You've probably heard a lot about Sacramento, but do you know why it's the state's capital? This article answers this question and more. The city is located on the Carquinez Strait, was a gold-rush town, and is home to the Central Pacific Railroad's Central Shops. Let's take a closer look at these points.
Located on the Carquinez Strait
Located on the Carquinez Strait in Northern California, Sacramento is the state's capital city. The region's rivers are the Sacramento and San Joaquin, which has many benefits flow into San Francisco Bay. The Carquinez Strait is an 8-mile-long tidal channel that links Suisun Bay and the joint rivers of San Pablo Bay. Its location on a deep sand sea bottom helped make it a perfect spot for commercial shipping.
Benicia is a town of about 27,000 people located on the northern side of the Carquinez Strait, which connects the waters of the Sacramento and San Joaquin rivers to the tidal waters of the San Francisco Bay. The city's capitol building was the third capital of California. In 1903, the California Blue Book was published. The city has a rich history.
During the Gold Rush
During the Gold Rush, Sacramento California was the largest city in the United States, attracting people from around the country to mine for gold. Many people borrowed money, mortgaged property, and spent their lives on their journey. Women left behind took on new responsibilities, running businesses, and caring for children on their own. During the Gold Rush, thousands of people traveled overland through mountains and on ships. Many of these '49ers died on the way.
As a capital city, Sacramento was a logical choice for a temporary state capital. It was located near the river and the gold fields, but was far enough from the coast to engage economically. By the end of 1849, a total of $2 billion worth of precious metals was extracted from the Sacramento area. Today, Sacramento is considered the state's capital. But before it became the state's capital, it was just a small town surrounded by mountains.
Located at the confluence of the Sacramento River and the American River
Located at the confluence of the mighty American and the Sacramento River, Sacramento is California's capital and sixth largest city. Located in the Sacramento Metropolitan Area, the city is a cultural center and is often listed as one of the most affordable places to visit in California. Old Sacramento harkens back to the gold rush era, with wooden sidewalks and wagon rides.
In 1839, Swiss immigrant John Sutter established Sutter's Fort. Though the confluence was devastating to early residents, it also helped shape the future of Sacramento. The confluence made Sacramento an important distribution point and business center during the California Gold Rush. In 1848, gold was discovered in nearby foothills, turning Sacramento into a mining and trading center.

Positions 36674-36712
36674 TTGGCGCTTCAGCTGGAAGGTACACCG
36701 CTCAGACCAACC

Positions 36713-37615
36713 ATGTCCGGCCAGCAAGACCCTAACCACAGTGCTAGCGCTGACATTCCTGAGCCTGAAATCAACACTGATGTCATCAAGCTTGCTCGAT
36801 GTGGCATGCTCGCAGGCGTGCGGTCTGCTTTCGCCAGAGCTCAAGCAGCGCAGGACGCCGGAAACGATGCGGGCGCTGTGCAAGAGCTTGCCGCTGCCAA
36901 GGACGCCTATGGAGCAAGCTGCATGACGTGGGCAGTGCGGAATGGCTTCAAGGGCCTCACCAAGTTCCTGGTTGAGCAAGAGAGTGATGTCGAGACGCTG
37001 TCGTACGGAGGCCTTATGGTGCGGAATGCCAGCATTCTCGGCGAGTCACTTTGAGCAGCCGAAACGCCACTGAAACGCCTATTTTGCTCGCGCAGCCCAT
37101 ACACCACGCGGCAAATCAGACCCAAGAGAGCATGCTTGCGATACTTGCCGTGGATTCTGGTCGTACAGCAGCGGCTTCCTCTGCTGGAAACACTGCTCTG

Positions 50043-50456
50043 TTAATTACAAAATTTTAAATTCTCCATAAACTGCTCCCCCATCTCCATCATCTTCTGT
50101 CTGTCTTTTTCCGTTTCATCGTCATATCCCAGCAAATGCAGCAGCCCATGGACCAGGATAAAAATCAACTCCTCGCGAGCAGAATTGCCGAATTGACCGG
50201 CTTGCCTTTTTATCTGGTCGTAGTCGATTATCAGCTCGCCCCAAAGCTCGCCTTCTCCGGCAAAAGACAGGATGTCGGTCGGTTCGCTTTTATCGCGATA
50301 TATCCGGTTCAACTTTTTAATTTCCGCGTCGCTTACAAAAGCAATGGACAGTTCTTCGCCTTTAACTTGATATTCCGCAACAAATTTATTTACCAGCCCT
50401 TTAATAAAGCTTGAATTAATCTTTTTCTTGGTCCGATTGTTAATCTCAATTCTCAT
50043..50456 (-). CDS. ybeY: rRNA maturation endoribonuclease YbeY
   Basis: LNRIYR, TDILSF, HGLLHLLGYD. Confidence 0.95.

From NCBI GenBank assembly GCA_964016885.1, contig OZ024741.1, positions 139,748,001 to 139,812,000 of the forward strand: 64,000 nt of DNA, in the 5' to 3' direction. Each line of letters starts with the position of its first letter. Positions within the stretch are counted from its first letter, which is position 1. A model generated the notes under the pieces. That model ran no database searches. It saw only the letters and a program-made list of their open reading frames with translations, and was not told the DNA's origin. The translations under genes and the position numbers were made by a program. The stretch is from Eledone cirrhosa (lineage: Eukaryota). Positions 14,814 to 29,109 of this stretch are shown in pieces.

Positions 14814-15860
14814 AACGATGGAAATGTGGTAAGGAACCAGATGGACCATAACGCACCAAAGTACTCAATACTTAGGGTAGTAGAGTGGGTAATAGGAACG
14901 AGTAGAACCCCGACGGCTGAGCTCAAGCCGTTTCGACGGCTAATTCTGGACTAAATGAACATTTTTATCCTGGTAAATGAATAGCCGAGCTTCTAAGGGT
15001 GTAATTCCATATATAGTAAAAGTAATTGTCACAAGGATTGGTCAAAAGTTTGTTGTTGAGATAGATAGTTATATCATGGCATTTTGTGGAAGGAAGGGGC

Home to the Central Pacific Railroad Central Shops
The Sacramento Shops are home to many different types of trains, including passenger cars and freight trains. In 1873, the Central Pacific Railroad opened its doors in Sacramento to begin building the first passenger coach. Each coach took nearly two weeks to build, paint and varnish. The Sacramento Shops also built many private cars for railway officials. For example, the Stanford car, built for Southern Pacific President Leland Stanford in 1883, was the largest passenger car ever built by the railroad. It was furnished in rosewood and included a parlor and dining room.
Car Shop 9 was used for construction of passenger cars. In the early 1950s, this facility built over ten thousand freight cars. From 1951 to 1954, this shop built more than one thousand automobile cars, 1,000 gondolas, and 2,000 boxcars. This facility also worked on the rebuilding of diesel locomotives, which began at the Sacramento Shops in 1969. The program ended in 1997 when the SP merged with the UP. In December 1999, the Sacramento Shops closed, and the last contractors moved to a new facility in Rocklin, California, near the UP's Roseville maintenance facility.
In the heart of Sacramento, California is the historic district, a charming 8-block area. A visitor center and museums showcasing the city's history are nearby, and history tours are available throughout the district. In addition to the museums, you'll find Founders Square, which includes many buildings from the city's past. Whether you're interested in the area's early history, art, or architecture, you'll have a fun time exploring it on foot.
The Old Sacramento CA Historical Foundation manages several programs, including walking tours, historical reenactments, and underground tours. The area also hosts a Gold Rush Day festival, during which the streets are completely covered with tons of dirt. A thorough historic survey of this area is needed to identify the district's most notable buildings for preservation, and to identify areas that can be redeveloped. It is important to note that even if a district lacks a comprehensive plan, many buildings are individually eligible to be designated landmarks in Sacramento.
In addition to the state Capitol building, you'll find plenty of scenic green spaces throughout Sacramento, including memorials, flower gardens, and walking paths. Many are open to the public, and you can easily find a park that suits your needs. Visit the state's largest city park to take a walk, or simply relax in the shade. It is worth the visit! Read on to learn more about Sacramento's parks.
The Sacramento State Park was established in 1869. Grading and enrichment from the Sacramento River made the area perfect for planting. Over eight hundred trees and flowering shrubs were planted, representing a variety of native and exotic species. The park was laid out in Victorian style, and in 1884, an agricultural pavilion was built, which housed State Fair exhibits until 1905. Today, the old site is devoted to displaying native California plants.